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Scottsdale City Council moves to help amplify statewide Arizona water conservation efforts

Photo of water at Scottsdale City Council chambers
Emboldened through ordinance No. 4606, Scottsdale City Council has signed into local law a prohibition of natural grass in the front yards of new single-family homes constructed or permitted after Aug. 15. (Photo: Arianna Grainey/DigitalFreePress.com)
Scottsdale City Council OKs ordinance No. 4606 to limit certain landscapes
Staff Reports | Digital Free Press

Scottsdale City Council has approved what City Hall officials are calling a significant step toward amplifying the municipality’s water conservation efforts by adopting an ordinance that limits water-intensive landscapes at new single-family homes.

Emboldened through ordinance No. 4606, Scottsdale City Council has signed into local law a prohibition of natural grass in the front yards of new single-family homes constructed or permitted after Aug. 15 — a measure supported unanimously local governing board.

City leaders say the effort is a nod toward collaboration with Colorado Basin Municipal and Public Water Providers to implement new water efficiency practices.

Feedback gathered from Scottsdale Water customers in June found that 86% support the initiative, prompting the adjustment to the city’s revised code.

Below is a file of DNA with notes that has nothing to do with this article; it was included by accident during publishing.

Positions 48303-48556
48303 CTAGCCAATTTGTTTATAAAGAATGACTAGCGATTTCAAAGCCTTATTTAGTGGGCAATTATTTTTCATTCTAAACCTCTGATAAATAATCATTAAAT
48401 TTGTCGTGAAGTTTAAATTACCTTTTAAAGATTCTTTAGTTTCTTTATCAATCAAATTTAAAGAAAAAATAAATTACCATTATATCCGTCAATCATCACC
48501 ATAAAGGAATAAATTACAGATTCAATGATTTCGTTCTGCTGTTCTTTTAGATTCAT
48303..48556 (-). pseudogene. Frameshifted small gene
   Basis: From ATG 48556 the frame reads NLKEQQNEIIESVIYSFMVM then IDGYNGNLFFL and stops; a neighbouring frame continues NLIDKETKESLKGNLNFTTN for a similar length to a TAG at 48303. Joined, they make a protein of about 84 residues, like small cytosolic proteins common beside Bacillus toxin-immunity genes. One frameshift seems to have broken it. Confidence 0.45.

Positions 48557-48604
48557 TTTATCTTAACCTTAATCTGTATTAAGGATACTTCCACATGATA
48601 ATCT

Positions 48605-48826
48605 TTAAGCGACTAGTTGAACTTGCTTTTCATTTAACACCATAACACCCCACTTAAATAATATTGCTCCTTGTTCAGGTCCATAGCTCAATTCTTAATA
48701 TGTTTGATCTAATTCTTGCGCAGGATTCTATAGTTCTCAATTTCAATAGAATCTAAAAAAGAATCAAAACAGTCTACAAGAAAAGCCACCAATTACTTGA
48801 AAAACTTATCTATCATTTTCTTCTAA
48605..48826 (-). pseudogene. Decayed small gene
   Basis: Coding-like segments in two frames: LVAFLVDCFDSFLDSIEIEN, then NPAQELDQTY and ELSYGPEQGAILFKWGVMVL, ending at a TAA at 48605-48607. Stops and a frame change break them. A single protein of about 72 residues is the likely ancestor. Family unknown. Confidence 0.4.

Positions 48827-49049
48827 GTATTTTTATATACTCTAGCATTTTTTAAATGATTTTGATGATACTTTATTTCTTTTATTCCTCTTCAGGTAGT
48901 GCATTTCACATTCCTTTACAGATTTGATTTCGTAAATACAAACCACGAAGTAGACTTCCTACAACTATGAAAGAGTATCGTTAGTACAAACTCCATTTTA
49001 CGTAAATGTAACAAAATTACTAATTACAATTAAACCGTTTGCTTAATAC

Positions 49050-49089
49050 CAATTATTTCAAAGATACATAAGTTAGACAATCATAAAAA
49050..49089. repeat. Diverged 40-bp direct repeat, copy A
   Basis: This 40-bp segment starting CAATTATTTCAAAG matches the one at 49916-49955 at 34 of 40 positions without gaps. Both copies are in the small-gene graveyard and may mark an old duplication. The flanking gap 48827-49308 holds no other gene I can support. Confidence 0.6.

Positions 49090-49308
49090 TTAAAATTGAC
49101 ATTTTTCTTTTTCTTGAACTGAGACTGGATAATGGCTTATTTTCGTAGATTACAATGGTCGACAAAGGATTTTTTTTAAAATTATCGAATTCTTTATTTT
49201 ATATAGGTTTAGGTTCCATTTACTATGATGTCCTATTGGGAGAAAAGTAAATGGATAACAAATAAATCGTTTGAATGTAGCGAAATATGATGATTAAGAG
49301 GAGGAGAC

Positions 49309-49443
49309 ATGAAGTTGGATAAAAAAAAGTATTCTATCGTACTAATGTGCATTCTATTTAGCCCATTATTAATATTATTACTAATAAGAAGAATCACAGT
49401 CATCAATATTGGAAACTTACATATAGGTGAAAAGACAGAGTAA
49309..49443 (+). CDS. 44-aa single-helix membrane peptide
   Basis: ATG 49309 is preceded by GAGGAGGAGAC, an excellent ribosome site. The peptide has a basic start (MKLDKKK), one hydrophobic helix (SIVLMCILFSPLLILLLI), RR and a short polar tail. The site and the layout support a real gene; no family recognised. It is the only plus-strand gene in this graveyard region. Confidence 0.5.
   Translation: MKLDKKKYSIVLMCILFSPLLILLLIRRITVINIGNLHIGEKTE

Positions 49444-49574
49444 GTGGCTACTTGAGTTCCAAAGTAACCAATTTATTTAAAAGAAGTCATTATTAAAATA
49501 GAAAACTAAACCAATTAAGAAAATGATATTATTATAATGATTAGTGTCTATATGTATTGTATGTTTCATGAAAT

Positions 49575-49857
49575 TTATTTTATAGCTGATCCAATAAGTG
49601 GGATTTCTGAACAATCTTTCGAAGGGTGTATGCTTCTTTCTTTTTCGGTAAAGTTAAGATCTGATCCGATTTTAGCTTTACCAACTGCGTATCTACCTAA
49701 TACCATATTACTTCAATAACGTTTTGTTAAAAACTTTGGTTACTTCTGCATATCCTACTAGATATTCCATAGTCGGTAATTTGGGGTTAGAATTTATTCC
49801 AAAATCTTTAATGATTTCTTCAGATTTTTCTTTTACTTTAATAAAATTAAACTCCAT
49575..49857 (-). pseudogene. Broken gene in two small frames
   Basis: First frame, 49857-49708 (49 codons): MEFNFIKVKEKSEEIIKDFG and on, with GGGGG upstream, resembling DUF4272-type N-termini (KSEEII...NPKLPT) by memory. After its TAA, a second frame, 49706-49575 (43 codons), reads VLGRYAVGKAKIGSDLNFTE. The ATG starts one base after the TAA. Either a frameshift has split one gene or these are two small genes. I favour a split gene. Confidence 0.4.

The Phoenix metropolitan area — and, in whole, the Grand Canyon State — experienced a cold and wet winter, but the truth is water policy experts are reporting dire natural implications of historic drought conditions impacting what policymakers call ‘the lower basin states.’

These seven states — Arizona, California, Colorado, Nevada, New Mexico, Utah and Wyoming — rely significantly upon water allocations provided by the flow of the Colorado River.

“The City Council’s decision further establishes Scottsdale’s commitment to sustainable water management,” said Brian Biesemeyer, Scottsdale Water executive director. “By adopting this ordinance, Scottsdale aims to lead the way in water conservation practices, setting an example for other communities across the region.”

In 2022, the city set out to reduce municipal water use by at least 5% and asked residents and businesses to do the same. In 2023, Scottsdale again challenged its water customers to save 5%. In the first six months of this year, city government operations led the charge, reducing water use by 9% when compared to the average past three years. Residents and businesses stepped up as well, reducing water use by 7% when compared to the average past three years and 5% better than last year. Those results combined to save about 657 million gallons of water.

“When we all work together to save a little, the totals can be quite amazing,” said Mr. Biesemeyer.

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